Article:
Counting to 1000 in PHP without loops or conditionals

14 Mar 2011

Update: added a benchmark for performance comparison and updated the code to no longer rely on a fatal error to exit.

It started with one question:

Print numbers from 1 to 1000 without using any loop or conditional statements. Don’t just write the printf() or cout statement 1000 times.

How would you do that using C or C++?

Source: Stack Overflow

My favorite answer was an amazing example of obscure C. Using math to iterate between two function pointers (printf and exit). And while it brought back memories of my C days, I kind of left it at that.

Later in the day, one of my co-workers messaged me with his version of a 1-1000 iterator in PHP. So naturally, I had to write my own version.

Remember the rules: no control loops and no conditionals.

I hammered out a quick example using an array to simulate the pointer technique used in my favorite C-language solution. It was 10 lines of code. I managed to break it down to one function call:


call_user_func( $x = function( $f, $i=1 ) {
  echo "$i\n", $f[floor($i/1000)]($f, ++$i);
}, array( $x, function(){} ));


Try it. Assuming that you have PHP 5.3 for the lambda functions, it will work. Now to break down why it works:

The call_user_function call takes a callback as the first parameter and passes all subsequent parameters directly to the callback. A callback in PHP can be a string, array, or lambda function. I’m using the later here.

My lambda function takes two parameters. An array and a counter. If the counter is not specified it will default to one. The trickier part is the array. In this case it is an array of functions. My function is recursive so the array needs to reference it. By taking advantage of the left-to-right nature of PHP, I am assigning the function to the variable $x prior to the array being constructed.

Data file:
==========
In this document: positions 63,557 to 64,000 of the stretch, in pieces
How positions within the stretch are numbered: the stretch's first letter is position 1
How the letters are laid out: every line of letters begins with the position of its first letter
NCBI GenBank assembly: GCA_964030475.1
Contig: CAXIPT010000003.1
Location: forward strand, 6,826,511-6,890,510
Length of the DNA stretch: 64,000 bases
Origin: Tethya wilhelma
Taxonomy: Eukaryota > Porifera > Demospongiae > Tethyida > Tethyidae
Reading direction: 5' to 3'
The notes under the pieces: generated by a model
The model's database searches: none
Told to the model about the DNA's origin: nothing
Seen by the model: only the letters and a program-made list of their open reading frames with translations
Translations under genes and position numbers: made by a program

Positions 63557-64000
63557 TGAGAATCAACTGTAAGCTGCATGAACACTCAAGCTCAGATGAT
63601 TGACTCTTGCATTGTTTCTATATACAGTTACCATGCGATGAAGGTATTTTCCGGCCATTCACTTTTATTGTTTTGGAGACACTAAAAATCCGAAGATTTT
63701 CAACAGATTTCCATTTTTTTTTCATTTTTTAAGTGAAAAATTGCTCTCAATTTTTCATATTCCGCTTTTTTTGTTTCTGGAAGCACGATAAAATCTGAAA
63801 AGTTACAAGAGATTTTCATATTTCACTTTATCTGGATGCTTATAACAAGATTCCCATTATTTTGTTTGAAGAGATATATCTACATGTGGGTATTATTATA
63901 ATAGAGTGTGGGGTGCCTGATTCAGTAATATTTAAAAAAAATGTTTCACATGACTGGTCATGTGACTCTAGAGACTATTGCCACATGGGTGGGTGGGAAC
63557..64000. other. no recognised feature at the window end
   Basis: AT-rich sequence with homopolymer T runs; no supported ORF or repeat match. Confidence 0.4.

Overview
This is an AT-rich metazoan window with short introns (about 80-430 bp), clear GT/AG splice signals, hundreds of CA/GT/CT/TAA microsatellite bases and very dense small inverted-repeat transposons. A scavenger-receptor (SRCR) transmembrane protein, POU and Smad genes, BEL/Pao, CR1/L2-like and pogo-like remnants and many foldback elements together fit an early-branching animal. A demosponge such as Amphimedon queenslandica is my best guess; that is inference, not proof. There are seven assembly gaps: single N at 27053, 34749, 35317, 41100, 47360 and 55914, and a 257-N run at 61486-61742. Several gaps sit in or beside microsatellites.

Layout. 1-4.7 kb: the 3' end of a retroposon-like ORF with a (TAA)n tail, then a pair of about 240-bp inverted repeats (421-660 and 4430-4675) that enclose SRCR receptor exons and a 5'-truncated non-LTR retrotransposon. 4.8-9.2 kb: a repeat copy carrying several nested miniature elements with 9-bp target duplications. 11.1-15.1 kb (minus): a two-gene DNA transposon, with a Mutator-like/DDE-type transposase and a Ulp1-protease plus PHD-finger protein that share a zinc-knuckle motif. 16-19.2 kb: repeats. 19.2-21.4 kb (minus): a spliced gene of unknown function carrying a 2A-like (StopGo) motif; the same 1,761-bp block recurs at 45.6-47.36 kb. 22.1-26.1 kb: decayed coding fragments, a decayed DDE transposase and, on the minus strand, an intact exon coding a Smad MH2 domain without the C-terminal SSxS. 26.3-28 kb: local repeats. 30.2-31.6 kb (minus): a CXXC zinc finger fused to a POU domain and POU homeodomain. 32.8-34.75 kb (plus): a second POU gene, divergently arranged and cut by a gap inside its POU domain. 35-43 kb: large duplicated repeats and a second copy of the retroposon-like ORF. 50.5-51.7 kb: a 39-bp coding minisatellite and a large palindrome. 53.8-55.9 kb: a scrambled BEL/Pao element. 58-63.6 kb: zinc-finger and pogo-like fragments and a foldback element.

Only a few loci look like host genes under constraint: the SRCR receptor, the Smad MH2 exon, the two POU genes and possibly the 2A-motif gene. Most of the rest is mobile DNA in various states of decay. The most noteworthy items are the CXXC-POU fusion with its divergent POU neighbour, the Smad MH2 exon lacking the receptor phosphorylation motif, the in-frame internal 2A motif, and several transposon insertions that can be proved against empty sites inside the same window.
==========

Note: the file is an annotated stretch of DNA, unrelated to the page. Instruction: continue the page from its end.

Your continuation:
Now, inside my function I am echoing the value of $i and the return value of the recursive function (which is undefined... it’s just a little cheat to keep it on one line).

Now to break down the second parameter to the echo.

It looks up a function in the array that is passed in. Remember, the array contains only one value (the function itself) two values (the function itself and an empty exit function). It uses the floor of $i/1000 as the array index. Which means that the value will be 0 until $i is equal to 1000. Then it passes in the array and the counter. Remember that if the ++ is before the variable then the increment will happen prior to the enclosing function being called.

When the index does hit 1, there will be an error. I suppressed that using the @ operator it will call the empty function. At this point the recursion ends.

And we’re done.

Benchmarks (added March 15th)

This is obviously meant to be a thought exercise and not a practical thing to do in a real-world application but I thought it might be fun to run some tests against a normal loop. I upped the loop to 1,000,000 to make things more interesting. Here is my test code:

ini_set('memory_limit', '1000M');
const COUNT = 1000000;
$t1 = 0;
$t2 = 0;
$s = microtime(true);
call_user_func( $x = function( $f, $i=1 ) {
  echo "$i\n",  $f[floor($i/COUNT)]($f, ++$i);
}, array( $x, function(){} ));
$t1 = microtime(true)-$s;
$s = microtime(true);
for ( $i=0; $i<COUNT; $i++ ) {
  echo "$i\n";
$t2 = microtime(true)-$s;
echo 'Recursive: '.number_format($t1,2)."s\n";
echo 'Loop: '.number_format($t2,2)."s\n";
Recursive: 6.38s
Loop: 5.28s

Not to mention that every recursive call needs to add the current state to the stack. Which is why the memory limit is increased the the beginning of the script. So clearly it is impractical. However, I’m actually a little surprised that the results are as close at they are.